WILD - all the hard stuff = incredible new technique!!!

This has happened several times to me already, so I know it’s no coincidence:

Anyways, last night at 5 am, the alarm on my new alarm clock went off. I didn’t know where the ‘off’ switch was and was too tired to find out, so I just hit the sleep button. I fell asleep again instantly. Ten minutes later, it happened again. The process repeated about 5 times. Then, on the sixth time, something strange happened.

As I was falling asleep, I lost consciousness for a few seconds. Then, a thought crossed my mind (I forget what it was) and I decided to open my eyes. When I did, it felt like there where deadweights attatched to them, and my vision was all blurry. I could only keep them open for a few seconds. Then, I realized that I was in SP!

I wanted to get a WILD out of it. I knew that during the process of falling asleep, you breathe shallowly. So, I took one shallow breath… and my body did the rest. My breathing became rapid and my whole body started shaking like mad. I waited until I stopped shaking. Then, I got up and found myself in a dream! The dream lasted for what seemed like an hour, but in reality it was only ten minutes because I woke up when my next alarm went off. It was incredible!

So, I’ve come to a conclusion: doing the alarm WBTB (whatever that’s called, the one where you keep hitting the sleep button) combined in any way with WILD is an extremely effective way to LD. Every time you hit the sleepo button, your mind becomes a little more aware while your body gets a little more tired. This puts you in the perfect position to WILD. You can either switch off the alarm clock and do a quick WILD (but be careful that your intent is to fall asleep, not doing any crazy counting methods).

Or, you can just do what I did. Keep doing the alarm thing until your mind is so aware that you wake up in the process of falling asleep, therefore skipping all the hard process of WILD and going straight to the transition. It’s very likely - an when I say very, I mean VERY - likely that this will happen. Your mind will become so awake while your body is so tired. When when you reach that perfect happy medium between awake and tired (but don’t rush it, you’ll go into a LD when the time is right, otherwise you’ll wake up your body), you’ll fall straight into a nice long LD.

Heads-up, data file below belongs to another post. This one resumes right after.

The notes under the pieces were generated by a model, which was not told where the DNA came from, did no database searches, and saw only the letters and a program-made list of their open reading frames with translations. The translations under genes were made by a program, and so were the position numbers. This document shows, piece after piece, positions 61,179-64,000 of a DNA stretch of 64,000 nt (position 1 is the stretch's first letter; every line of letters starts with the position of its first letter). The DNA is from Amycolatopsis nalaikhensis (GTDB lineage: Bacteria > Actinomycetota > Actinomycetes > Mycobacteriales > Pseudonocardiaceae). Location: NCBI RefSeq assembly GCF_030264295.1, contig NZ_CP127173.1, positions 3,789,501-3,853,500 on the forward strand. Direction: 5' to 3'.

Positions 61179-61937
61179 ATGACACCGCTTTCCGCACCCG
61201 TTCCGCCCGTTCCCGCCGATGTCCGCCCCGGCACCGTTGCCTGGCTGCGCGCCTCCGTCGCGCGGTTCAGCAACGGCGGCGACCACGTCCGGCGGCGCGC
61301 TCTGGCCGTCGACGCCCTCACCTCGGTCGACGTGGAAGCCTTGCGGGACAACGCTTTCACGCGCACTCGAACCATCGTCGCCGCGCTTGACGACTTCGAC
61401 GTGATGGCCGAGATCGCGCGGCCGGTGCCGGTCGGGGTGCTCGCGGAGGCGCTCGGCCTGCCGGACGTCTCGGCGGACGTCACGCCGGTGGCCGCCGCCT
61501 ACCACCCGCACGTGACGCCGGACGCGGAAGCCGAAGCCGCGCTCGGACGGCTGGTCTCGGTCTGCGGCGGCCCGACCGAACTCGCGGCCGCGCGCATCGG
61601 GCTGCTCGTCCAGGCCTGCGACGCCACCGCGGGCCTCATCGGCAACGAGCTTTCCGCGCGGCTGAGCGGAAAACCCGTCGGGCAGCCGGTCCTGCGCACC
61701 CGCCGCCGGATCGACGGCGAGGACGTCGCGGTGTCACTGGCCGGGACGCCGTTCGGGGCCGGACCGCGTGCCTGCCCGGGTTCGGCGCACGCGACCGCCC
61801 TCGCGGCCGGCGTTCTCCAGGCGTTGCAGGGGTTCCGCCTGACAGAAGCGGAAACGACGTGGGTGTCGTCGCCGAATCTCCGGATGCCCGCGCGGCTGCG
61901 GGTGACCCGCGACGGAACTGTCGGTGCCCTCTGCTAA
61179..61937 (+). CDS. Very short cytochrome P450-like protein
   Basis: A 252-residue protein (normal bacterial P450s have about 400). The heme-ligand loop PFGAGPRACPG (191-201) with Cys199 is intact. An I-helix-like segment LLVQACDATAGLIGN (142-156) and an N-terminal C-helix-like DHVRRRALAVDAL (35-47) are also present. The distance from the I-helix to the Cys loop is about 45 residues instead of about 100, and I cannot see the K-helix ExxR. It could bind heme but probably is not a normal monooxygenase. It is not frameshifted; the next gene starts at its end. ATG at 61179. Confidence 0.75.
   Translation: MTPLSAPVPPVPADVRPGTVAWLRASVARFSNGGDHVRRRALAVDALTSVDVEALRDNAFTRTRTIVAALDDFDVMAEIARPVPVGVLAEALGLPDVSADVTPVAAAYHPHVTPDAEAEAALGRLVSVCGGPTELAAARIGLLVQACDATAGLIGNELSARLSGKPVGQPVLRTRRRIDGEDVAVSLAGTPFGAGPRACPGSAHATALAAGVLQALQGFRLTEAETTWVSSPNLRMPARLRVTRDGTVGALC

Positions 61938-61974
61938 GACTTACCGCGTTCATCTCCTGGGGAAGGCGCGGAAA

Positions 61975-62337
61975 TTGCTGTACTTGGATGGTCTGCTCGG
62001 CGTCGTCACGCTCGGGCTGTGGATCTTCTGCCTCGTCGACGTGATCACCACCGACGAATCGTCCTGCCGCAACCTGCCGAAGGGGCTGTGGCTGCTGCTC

Also, I found that doing LD’s this way are longer. It decreases the chance of waking up and increases the amount of control. Sound cool? Try it, and post back! :smile: :smile: :smile:

wow soumds easy!, but i dont have that kind of “sleep” button :sad: . I accidentaly had done the following a couple of weeks ago: i read some pages of a book, got tired and turned off the light. My imagination was very active and i was daydreaming various things, gradually they got more vivid and at some point i “saw” what i imagined and thought it was real.

So i took action but the daydream vanished and i felt that shaking that you described and fell asleep unconsciously.
So i just wanted to ask you if you could do the same thing and see if you get lucid!. Sorry for the long post :grrr:

it does sound nice. but too bad that i always completely wake up if an alarm rings :sad: it would take me a long time to get to sleep again, so there’s no ‘snooze’ concept in my mind even :tongue: i envy you fast sleepers… you can do WILD easily :happy: i usually just jump out of bed when my alarm rings… and i’m all awake like an owl :tongue:

Hmmm… sounds interesting. I’ll try it out at some point.

It just sounds like DEILD to me. Either way though, I can vouch for this way of performing DEILD. Ive done it on numerous occasions and it’s highly effective, although youend up being really tired once you finally wake up for the final time.

If you set the intention to do this the night before, you will automatically hit snooze in the morning. Even if at first you don’t think to reenter the dream lucidly, after a couple of times of waking up and then hitting snooze you will remember to because of your intention you set before you went to bed.